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 Film winding

Bringing a fresh portion of film into position is not as easy as it may seem on first thought. How much film should be transported to ensure that the second picture is not taken over a part of the first one or to prevent that a lot of expensive film between each picture is not used? And then, how is it communicated to the photographer that enough film is transported? Also the photographist should know how much pictures are left to be taken. How is this communicated to her or him?
Many inventions were made to answer these questions. A very good and simple answer that was used for more then half a century is seen in this video of a daylight loading roll film in a camera with front roll construction. The spools (feed and take up) are located in the front part of the camera, where there is enough room to the left and right of the incoming light rays. Before this so called front roll design was used, the spools were located behind the plane of focus, making the camera about one third longer.
The film consists of a light sensitive film and a opaque protection paper band. On the back of this paper band, numbers are printed at a certain distance. These numbers can be seen in a window in the back of the camera. If the next number appears in the window, enough film is transported. Also the photographer knows how much pictures are left.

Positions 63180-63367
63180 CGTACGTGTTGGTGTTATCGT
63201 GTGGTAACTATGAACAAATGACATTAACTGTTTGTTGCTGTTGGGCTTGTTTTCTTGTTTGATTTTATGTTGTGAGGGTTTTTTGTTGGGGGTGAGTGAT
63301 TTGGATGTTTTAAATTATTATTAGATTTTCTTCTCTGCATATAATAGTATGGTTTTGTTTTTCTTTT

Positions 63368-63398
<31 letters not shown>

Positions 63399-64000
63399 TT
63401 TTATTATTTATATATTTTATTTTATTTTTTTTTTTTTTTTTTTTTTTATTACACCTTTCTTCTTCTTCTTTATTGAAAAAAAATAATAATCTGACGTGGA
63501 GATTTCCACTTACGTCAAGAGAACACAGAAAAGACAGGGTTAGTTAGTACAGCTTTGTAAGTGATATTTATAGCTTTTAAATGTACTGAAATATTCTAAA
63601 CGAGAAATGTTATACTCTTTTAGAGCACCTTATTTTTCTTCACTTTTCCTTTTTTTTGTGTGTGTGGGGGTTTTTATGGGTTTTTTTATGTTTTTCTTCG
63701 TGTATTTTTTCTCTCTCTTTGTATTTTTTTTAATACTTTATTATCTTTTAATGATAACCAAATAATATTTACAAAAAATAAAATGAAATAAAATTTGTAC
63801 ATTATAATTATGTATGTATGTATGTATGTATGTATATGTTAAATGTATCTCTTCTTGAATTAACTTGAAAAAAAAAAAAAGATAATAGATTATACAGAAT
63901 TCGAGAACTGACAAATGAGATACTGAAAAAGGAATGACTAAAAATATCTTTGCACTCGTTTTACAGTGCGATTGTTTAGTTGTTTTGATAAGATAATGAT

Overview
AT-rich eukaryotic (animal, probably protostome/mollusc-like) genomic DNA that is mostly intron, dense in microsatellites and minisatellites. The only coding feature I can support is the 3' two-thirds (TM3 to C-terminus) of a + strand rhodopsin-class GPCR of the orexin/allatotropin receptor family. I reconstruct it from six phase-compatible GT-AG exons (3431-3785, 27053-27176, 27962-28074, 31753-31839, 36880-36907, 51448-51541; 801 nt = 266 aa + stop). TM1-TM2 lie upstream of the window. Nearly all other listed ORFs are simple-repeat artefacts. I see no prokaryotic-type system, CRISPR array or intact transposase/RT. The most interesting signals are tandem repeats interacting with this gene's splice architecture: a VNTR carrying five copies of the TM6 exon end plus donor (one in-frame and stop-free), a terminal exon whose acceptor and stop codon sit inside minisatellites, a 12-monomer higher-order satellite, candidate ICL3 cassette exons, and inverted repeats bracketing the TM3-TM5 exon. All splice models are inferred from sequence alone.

The video shows a No. 2 Plico camera from 1899 to 1913, with the side panels taken off. It is the European version of the No. 2 Flexo. You are looking at the back and side of the boxcamera. The clicking sound is the noise of the ratchet wheel, that prevents the film on the take up spool to rewind. Why the numbers on the paper band are up side down I don't know.

And in the second part of the video, for the education and entertainment of a whole digital generation (or two) who have never seen it in full action, is the famous red window. You can see the paper band moving in the window until the next number appears. The red window was first used in combination with a daylight spool and printed numbers on the protective paper in the 1892 Boston Camera Mfg. Co. Bull's-Eye. See the video of this camera for more information. 
The camera in this video is a No. 2 Folding Pocket Kodak (1899-1910).